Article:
Thornton Le Dale also holds annual events such as Christmas light switch-ons, spring galas, flower shows, scarecrow festivals, harvest festivals, and village plays.

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8. Danby

Danby is a village in the North York Moors

Danby is a bustling moorland village that lies in the Esk Valley just half a mile from the North York Moors National Park. It has great walking countryside surrounding it and a magnificent castle. Built in the 14th century for Lord Latimer as a sign of his great wealth Danby Castle was created with both defence and comfort in mind. It is now a wedding venue and farm famed for Catherine Parr living there before her marriage to Henry VIII.

Also close by are the Danby beacons that date back to the 1600s when the country was living under the threat of invasion by France. They would be lit should the soldier on duty see any sign of a foreign fleet. Nowadays they are a popular landmark that were rebuilt in 2008 and are used as waymarkers for walkers.

To learn more about Danby and other North York Moors villages you should head for the Moors National Park Centre where they hold history and information on them. Here you can also picnic in the beautiful grounds, explore wood-boggle houses, walk woodland trails, and purchase local crafts.

Find more information here.

9. Grosmont

Grosmont Train Station

Pronounced ‘growmont,’ Grosmont was once a hive of industry in the ironstone trade. Nowadays, however, it is more of a peaceful haven to get away from it all. After visiting the village’s historic sites, there are several cafes and pubs to relax in.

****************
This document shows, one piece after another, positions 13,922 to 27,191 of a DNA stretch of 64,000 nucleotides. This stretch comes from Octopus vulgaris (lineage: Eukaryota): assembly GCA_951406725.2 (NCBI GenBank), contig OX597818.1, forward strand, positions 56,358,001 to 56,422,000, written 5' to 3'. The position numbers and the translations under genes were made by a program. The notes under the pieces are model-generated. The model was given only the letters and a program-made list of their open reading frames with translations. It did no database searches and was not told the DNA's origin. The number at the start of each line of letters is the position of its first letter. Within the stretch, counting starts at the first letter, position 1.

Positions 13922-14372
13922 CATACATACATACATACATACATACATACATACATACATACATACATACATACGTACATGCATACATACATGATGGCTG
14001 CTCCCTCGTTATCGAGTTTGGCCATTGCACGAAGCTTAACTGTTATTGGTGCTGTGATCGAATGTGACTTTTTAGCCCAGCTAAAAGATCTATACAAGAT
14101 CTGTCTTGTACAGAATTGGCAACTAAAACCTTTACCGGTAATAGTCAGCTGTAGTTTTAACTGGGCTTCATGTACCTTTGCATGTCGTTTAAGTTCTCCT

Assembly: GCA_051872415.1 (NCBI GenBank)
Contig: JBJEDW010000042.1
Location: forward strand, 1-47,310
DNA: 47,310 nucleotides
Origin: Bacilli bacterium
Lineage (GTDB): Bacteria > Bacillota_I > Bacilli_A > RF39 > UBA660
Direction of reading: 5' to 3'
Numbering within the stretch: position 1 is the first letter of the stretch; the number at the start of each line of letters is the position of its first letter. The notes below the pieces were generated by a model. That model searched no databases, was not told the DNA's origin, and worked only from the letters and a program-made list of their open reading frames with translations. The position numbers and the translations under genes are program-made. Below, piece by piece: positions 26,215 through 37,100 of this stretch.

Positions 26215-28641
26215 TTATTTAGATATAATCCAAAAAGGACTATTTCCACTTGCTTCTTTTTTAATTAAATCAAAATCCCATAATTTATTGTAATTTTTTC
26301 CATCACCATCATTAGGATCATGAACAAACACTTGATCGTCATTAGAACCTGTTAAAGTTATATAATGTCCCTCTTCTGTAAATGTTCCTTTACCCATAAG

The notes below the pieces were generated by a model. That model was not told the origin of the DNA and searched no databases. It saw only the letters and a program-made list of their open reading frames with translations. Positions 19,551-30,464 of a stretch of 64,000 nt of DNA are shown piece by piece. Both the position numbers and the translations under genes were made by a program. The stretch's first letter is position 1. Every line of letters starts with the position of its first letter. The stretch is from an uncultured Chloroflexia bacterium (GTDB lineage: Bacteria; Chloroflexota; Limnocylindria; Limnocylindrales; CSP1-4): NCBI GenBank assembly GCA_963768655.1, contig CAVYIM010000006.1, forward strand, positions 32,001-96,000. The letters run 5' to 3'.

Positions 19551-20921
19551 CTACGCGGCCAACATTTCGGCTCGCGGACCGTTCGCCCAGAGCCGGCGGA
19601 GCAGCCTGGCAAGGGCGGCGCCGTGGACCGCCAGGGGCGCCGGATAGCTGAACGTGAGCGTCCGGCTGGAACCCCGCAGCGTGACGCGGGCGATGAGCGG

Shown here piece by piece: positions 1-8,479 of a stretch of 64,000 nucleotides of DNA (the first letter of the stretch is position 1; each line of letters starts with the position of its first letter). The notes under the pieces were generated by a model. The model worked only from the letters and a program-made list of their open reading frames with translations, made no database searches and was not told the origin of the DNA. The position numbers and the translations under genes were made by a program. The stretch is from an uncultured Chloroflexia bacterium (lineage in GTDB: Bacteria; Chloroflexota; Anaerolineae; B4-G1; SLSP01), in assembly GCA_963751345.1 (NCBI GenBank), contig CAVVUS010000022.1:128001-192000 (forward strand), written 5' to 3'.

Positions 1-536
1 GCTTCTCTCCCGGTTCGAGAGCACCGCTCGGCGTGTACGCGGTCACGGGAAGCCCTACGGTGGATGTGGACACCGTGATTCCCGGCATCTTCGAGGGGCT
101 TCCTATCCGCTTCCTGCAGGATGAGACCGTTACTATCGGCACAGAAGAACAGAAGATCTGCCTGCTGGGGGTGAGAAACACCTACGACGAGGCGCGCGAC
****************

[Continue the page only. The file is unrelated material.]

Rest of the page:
Grosmont is home to another priory Henry VIII dissolved during his tirade against the Catholic church. It is also the place where the North York Moors and Esk Valley railways meet. The railway dominates this village and is home to the North York Moors Railway engine shed.

Also, the village has some significant historic buildings, including the 19th-century Esk Villa, Rose Cottage, The Station Tavern Public House, and the post office dating back to 1835. All of these are well worth a visit.

If you care for a little walk whilst visiting Grosmont, we recommend the 3.5-mile rail trail that runs along Stephensons’ original railway line from Grosmont via Beck Hole and Goathland. If you’re lucky enough to be there in May, the local woods has a fabulous display of bluebells.

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10. Fylingdales


Although not situated in Fylingdales itself, this North York Moors village’s name is probably best known for the intriguing RAF base which carries its name. Fylingdales is a small village just inland from the old smugglers’ port of Robin Hood’s Bay. The RAF site is located on the A169 moors road between Whitby and Pickering and houses a ballistic early warning system. It is the former home of three famous geodesic dome-shaped balls.